Here are my divisional playoff grades for the Niners, who beat the Saints 36-32 and will play in the NFC Championship game next weekend.
Alex Smith: A+. Let’s get the negatives out of the way first – he didn’t play well in the middle of the game. Ok, now that we’ve established that, let’s talk about the positives. He made two plays to win the game. The first was the designed run around the left end – called QB9 in the Niners playbook. The second was the game-winning touchdown throw to Vernon Davis – Vernon Post. The first play reminds us why the Niners drafted Smith in the first place – he’s pretty quick for 6’4” quarterback. The second play showed us something we didn’t already know about Smith – he can make a precise, laser throw into a tight window when it counts. For the whole season the Niners played to put the game in their defense’s hands – remember the loss at home to the Cowboys when Harbaugh took a field goal instead of a penalty that would put his offense in the Dallas red zone. Well, Harbaugh didn’t have a choice in this one. He needed Smith to win this game and Smith came through.
No more calling Smith a junior game manager. He beat Drew Brees. Junior game managers can’t do that.
Offensive line: B. They gave up three sacks and struggled all game like they have all season at picking up blitzes on third and long. But they run blocked well enough, and Joe Staley made a key block on Alex smith’s 28-yard touchdown run in the second quarter.
Running backs: B. Frank Gore and Kendall Hunter had average games for them, but Gore had a huge 42 yard run in the fourth quarter. In Gore and Hunter’s defense, they ran against eight and nine defenders in the box all game and still did pretty well. Gore’s long run came against ten box defenders. Both Gore and Hunter were good enough to keep the Saints defense worried about them and to keep the play action pass a dangerous weapon for Alex Smith.
Wide receivers: D. Ted Ginn Jr. hurt his knee and didn’t do much. Kyle Williams’ best play was a block on Alex Smith’s fourth quarter touchdown run. And Michael Crabtree seemed to drop pass after pass. After the game Jim Harbaugh talked about how great Vernon Davis is – especially because he played his best in the biggest game. This was in obvious contrast to Crabtree who played his worst when the Niners needed him the most.
Tight ends: A+. Like many of you guessed, Vernon Davis was the x-factor. Greg Roman had called plays for his star tight end sparingly all season long. I wondered if he was saving Davis – setting the table for him, if you will – until the playoffs. It seems like that was the case. Davis was the clear focal point of the Niners passing game, and he thrived, catching seven passes for 180 yards (not a typo, but a post season tight end record), plus two touchdowns. Harbaugh said the Saints were single covering him most of the game. I doubt the next team the Niners face uses that preposterous strategy.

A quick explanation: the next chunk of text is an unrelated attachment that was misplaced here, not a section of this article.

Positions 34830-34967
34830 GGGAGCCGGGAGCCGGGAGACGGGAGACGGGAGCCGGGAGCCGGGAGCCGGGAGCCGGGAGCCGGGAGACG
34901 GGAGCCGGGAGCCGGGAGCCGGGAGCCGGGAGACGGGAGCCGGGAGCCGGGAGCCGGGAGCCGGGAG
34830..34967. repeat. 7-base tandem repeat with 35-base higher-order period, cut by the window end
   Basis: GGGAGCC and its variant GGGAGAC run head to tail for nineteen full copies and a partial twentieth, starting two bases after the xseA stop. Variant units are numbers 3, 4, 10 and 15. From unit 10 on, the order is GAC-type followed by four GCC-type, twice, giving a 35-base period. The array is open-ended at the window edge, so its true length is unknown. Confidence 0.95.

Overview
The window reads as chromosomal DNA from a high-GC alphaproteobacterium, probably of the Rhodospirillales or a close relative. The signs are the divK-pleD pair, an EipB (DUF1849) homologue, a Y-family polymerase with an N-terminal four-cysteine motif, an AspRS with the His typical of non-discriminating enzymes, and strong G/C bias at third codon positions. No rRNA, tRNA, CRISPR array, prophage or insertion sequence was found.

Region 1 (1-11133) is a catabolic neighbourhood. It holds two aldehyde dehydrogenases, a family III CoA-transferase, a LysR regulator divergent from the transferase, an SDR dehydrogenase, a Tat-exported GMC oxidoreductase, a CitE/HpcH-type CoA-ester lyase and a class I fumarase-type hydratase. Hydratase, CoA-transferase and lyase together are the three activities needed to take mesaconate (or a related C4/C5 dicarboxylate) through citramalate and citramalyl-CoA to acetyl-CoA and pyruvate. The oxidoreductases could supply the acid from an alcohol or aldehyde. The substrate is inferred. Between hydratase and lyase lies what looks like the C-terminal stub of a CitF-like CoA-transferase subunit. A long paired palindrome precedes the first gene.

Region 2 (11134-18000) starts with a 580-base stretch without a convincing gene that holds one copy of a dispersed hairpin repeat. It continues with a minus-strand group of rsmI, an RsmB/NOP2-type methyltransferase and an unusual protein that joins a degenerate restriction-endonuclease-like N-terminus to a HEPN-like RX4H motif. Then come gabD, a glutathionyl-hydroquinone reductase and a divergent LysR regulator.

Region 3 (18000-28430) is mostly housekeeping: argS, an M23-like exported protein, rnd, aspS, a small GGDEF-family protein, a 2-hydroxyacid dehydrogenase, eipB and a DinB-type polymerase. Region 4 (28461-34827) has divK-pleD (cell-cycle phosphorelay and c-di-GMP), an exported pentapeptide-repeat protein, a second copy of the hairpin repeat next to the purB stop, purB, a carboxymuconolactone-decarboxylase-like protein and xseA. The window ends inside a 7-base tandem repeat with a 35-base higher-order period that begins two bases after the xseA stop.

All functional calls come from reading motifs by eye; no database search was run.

Defensive line: B+. Justin and Aldon Smith combined to hit Drew Brees nine times. The whole line stuffed the Saints run game immediately. Still, they couldn’t get to Brees down the stretch when the secondary needed a boost.
Linebackers: B-. Darren Sproles and Jimmy Graham had great games – they’re great players. Patrick Willis and NaVorro Bowman combined for 19 tackles and did well to keep Sproles in front of them for the most part – he broke away once. They couldn’t do much with Graham – who can? Overall, it was not nearly their best performance, but an honorable one against such terrific offense.
Secondary: B. They held Drew Brees under 500 yards, which is something. They gave up big plays down the stretch, but they made equally big plays throughout the game. Donte Whitner knocked Pierre Thomas out of the game on the first series to save a touchdown and force a turnover. Dashon Goldson had eleven tackles. And Tarell Brown made a spectacular interception.
Special Teams: A+. Jim Harbaugh called the coverage unit the best in the business and he’s right. They forced one fumble and recovered two, and completely neutralized Sproles as a returner. David Akers was automatic and Andy Lee was good enough.
Coaching: B+. Halfway through the fourth quarter it seemed like Greg Roman’s conservative play calling was going to kill the Niners. He couldn’t figure out a good play call for third and long, and the offense scored six whole points in the second and third quarters. But the coaching staff completely redeemed themselves down the stretch. The two late touchdowns were perfect play calls. On the Alex Smith run it was obvious the Saints were going to overload blitz Anthony Davis and the right side of the Niners line – that’s what all teams do against the Niners in critical moments. So Alex Smith ran away from the blitz – around the left end into the end zone with no sweat. And then the touchdown throw – I’m sure the Saints and the rest of the stadium thought the Niners were going to go conservative and settle for the game-tying field goal – that’s been their M.O. all season. They went against their tendency and went for the touchdown and caught the Saints off guard. Finally Harbaugh showed confidence in his quarterback and his tight end, and they came through for him.